Traveling the Hundredth Meridian Expedition Route

Today, you can travel via Interstate 80 some of the Hundredth Meridian Expedition Route taken in 1866 by 150 special guests of the Union Pacific Railroad. I wrote about the “First Wild West Show” on June 6, 2016. That post discussed how the Union Pacific’s “Doc” Durant’s staged a wild west show during the excursion he hosted to tour the construction progress on the first transcontinental railroad.

John Carbutt's Stereograph of Visitors to the Hundredth Meridian.

John Carbutt’s Stereograph of Visitors to the Hundredth Meridian.

Modern Interstate 80 whisks an automobile driver rapidly across southern Nebraska from Omaha to North Platte, then on into Wyoming. The first half of the highway journey in this direction does not follow the original route of the Union Pacific Railroad. It is not until you are about half way across the state that the road begins to parallel the initial tracks laid down by the first transcontinental railroad.

To reach Columbus, Nebraska, the site of Durant’s Wild West Show, you must travel 75 to 80 miles off I-80. You can visit the Platte County Museum in Columbus, but there is nothing left of the original Hundredth Meridian Expedition campsite.

Great Platte River Road Archway Spans I-80

Great Platte River Road Archway Spans I-80

I-80 and the original railroad come together near Grand Island, Nebraska. A short distance west, you reach Kearney, site of old Fort Kearny State Historic Park, which was passed by Durant’s special train. An unusual museum exists near here. Spanning the traffic lanes of I-80 is the Great Platte River Road Archway. It provides the visitor with excellent life-size representations of traveling across Nebraska in earlier times.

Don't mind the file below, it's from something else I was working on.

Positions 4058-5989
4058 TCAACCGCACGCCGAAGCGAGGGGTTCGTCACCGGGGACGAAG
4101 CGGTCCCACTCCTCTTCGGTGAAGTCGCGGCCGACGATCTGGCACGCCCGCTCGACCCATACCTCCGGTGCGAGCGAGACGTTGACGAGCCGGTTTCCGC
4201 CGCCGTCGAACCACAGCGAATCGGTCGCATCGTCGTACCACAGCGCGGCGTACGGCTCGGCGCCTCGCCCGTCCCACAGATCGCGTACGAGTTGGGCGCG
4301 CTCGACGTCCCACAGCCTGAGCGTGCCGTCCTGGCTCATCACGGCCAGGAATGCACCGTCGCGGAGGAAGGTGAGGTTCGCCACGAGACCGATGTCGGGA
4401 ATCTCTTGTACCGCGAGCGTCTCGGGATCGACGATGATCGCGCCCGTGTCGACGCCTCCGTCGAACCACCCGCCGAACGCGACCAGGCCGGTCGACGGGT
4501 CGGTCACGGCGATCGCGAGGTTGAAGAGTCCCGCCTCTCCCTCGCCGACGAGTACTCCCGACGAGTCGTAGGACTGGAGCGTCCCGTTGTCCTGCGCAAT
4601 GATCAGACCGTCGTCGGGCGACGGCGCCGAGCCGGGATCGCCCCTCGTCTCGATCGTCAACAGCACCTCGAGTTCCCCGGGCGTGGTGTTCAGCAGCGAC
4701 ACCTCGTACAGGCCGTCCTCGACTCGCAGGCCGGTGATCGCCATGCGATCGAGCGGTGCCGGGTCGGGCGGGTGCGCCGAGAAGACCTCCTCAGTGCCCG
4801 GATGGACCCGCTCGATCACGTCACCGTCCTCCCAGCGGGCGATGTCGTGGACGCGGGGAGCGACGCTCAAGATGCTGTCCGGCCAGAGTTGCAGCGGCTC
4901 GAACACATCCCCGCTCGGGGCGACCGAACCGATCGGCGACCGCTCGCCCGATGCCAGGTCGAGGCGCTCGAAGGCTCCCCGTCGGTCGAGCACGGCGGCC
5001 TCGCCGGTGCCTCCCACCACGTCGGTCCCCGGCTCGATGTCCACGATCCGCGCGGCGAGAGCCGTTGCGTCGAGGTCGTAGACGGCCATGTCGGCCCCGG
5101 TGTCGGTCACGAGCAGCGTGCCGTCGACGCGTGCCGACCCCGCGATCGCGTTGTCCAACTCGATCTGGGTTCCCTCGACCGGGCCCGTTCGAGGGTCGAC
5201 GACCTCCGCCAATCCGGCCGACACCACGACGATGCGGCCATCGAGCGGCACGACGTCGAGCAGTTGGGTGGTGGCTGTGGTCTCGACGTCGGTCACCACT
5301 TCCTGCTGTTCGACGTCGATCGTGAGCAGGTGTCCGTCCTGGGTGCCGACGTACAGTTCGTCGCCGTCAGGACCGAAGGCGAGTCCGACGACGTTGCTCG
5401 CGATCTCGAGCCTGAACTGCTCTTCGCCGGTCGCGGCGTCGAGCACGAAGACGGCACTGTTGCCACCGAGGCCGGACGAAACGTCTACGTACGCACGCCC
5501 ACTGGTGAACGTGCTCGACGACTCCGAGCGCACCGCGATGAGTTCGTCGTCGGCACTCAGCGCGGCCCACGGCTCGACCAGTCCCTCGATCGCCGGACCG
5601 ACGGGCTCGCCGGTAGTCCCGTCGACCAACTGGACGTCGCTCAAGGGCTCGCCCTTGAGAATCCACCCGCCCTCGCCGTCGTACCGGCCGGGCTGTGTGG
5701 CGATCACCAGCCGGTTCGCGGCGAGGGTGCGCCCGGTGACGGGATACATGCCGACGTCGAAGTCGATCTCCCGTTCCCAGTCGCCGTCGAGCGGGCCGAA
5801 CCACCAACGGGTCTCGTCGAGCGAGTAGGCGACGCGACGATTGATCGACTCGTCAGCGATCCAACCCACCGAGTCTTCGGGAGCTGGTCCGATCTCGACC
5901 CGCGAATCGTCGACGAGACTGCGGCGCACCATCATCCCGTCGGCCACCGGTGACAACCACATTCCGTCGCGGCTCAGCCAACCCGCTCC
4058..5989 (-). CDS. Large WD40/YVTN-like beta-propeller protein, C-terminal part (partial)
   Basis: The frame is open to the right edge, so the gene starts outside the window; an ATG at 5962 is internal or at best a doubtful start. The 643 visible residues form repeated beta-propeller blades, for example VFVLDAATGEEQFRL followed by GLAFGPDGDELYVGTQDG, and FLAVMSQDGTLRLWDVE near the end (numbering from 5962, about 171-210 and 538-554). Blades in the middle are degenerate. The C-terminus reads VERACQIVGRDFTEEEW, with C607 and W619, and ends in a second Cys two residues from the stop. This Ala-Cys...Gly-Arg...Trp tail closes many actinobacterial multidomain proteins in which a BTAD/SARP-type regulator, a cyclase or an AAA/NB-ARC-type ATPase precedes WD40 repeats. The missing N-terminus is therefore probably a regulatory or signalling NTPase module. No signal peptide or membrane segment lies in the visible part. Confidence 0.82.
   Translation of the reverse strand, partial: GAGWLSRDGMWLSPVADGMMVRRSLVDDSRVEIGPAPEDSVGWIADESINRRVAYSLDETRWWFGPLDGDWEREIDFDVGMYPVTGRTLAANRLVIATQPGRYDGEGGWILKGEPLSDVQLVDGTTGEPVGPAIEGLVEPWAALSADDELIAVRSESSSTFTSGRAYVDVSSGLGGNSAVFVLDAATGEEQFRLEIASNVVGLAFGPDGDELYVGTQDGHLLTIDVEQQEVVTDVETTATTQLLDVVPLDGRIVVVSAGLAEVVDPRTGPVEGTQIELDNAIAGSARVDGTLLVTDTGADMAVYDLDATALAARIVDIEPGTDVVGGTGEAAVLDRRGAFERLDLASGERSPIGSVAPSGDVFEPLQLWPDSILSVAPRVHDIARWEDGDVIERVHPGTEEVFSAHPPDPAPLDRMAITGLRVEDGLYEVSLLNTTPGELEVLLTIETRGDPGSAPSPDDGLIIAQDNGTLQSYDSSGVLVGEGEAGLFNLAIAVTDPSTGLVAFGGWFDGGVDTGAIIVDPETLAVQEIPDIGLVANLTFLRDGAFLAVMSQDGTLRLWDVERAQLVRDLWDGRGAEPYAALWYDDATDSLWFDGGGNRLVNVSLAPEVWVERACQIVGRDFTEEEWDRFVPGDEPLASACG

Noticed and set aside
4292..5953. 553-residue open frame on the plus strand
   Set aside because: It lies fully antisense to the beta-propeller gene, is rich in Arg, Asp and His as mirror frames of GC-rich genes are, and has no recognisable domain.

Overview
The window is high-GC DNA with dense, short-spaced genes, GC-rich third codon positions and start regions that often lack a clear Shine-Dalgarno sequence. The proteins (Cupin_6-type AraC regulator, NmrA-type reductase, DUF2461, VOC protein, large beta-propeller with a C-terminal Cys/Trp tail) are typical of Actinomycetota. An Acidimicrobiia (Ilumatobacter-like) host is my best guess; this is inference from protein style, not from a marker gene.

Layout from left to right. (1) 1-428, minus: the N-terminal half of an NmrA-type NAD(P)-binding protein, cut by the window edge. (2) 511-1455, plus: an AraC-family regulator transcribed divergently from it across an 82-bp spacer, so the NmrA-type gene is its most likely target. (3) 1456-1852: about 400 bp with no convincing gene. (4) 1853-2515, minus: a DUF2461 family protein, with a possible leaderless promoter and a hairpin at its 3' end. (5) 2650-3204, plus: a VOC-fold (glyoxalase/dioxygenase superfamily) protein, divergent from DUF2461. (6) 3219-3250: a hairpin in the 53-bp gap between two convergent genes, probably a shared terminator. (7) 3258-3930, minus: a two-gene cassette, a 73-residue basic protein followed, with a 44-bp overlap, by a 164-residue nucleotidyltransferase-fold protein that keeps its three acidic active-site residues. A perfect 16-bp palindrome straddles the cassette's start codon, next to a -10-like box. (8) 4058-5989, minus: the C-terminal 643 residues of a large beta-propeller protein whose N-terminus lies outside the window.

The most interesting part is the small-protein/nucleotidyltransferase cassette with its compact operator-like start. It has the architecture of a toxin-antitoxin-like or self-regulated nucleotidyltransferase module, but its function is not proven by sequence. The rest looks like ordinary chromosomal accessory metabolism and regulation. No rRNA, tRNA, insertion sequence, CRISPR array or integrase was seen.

About half way between Kearney and North Platte, you come to Cozad, Nebraska. This is where Durant erected his “monument” commemorating the Hundredth Meridian victory which awarded to the Union Pacific the right to continue building westward. In Cozad, you can visit the museum to learn more.      

The original excursionists traveled as far as Platte City, now North Platte, Nebraska, on the Union Pacific’s rails. In October 1866, the UP provided service between Omaha and Platte City. Visit the railroad museum here.

If you don’t make any stops, the modern automobile driver can travel from Omaha to North Platte in half a day. In 1866, the participants on the Hundredth Meridian Expedition made the journey in two days, traveling at the fastest speed then known for man–forty miles per hour.

This entry was posted in Eagle Talons - Book One, Geography, Museums and Parks, The Iron Horse Chronicles, Transcontinental Railroad, Union Pacific and tagged , , , , , , , , , , , . Bookmark the permalink.

Leave a Reply

Your email address will not be published. Required fields are marked *